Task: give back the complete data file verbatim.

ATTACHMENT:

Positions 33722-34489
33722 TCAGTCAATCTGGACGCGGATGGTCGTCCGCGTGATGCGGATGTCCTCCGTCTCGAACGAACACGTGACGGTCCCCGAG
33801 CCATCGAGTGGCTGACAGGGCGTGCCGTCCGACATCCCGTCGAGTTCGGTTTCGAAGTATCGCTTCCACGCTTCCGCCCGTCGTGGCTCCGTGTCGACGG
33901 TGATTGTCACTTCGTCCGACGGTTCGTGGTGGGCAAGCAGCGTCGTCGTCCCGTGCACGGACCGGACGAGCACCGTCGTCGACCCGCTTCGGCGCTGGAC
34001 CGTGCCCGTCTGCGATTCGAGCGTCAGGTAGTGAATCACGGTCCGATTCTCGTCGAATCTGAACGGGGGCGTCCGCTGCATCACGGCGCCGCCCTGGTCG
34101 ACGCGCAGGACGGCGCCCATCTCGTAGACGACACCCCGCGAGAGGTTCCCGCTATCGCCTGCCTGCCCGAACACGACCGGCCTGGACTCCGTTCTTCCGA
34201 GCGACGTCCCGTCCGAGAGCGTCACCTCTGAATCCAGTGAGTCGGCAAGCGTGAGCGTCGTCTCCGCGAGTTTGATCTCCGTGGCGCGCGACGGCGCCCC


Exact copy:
Positions 33722-34489
33722 TCAGTCAATCTGGACGCGGATGGTCGTCCGCGTGATGCGGATGTCCTCCGTCTCGAACGAACACGTGACGGTCCCCGAG
33801 CCATCGAGTGGCTGACAGGGCGTGCCGTCCGACATCCCGTCGAGTTCGGTTTCGAAGTATCGCTTCCACGCTTCCGCCCGTCGTGGCTCCGTGTCGACGG
33901 TGATTGTCACTTCGTCCGACGGTTCGTGGTGGGCAAGCAGCGTCGTCGTCCCGTGCACGGACCGGACGAGCACCGTCGTCGACCCGCTTCGGCGCTGGAC
34001 CGTGCCCGTCTGCGATTCGAGCGTCAGGTAGTGAATCACGGTCCGATTCTCGTCGAATCTGAACGGGGGCGTCCGCTGCATCACGGCGCCGCCCTGGTCG
34101 ACGCGCAGGACGGCGCCCATCTCGTAGACGACACCCCGCGAGAGGTTCCCGCTATCGCCTGCCTGCCCGAACACGACCGGCCTGGACTCCGTTCTTCCGA
34201 GCGACGTCCCGTCCGAGAGCGTCACCTCTGAATCCAGTGAGTCGGCAAGCGTGAGCGTCGTCTCCGCGAGTTTGATCTCCGTGGCGCGCGACGGCGCCCC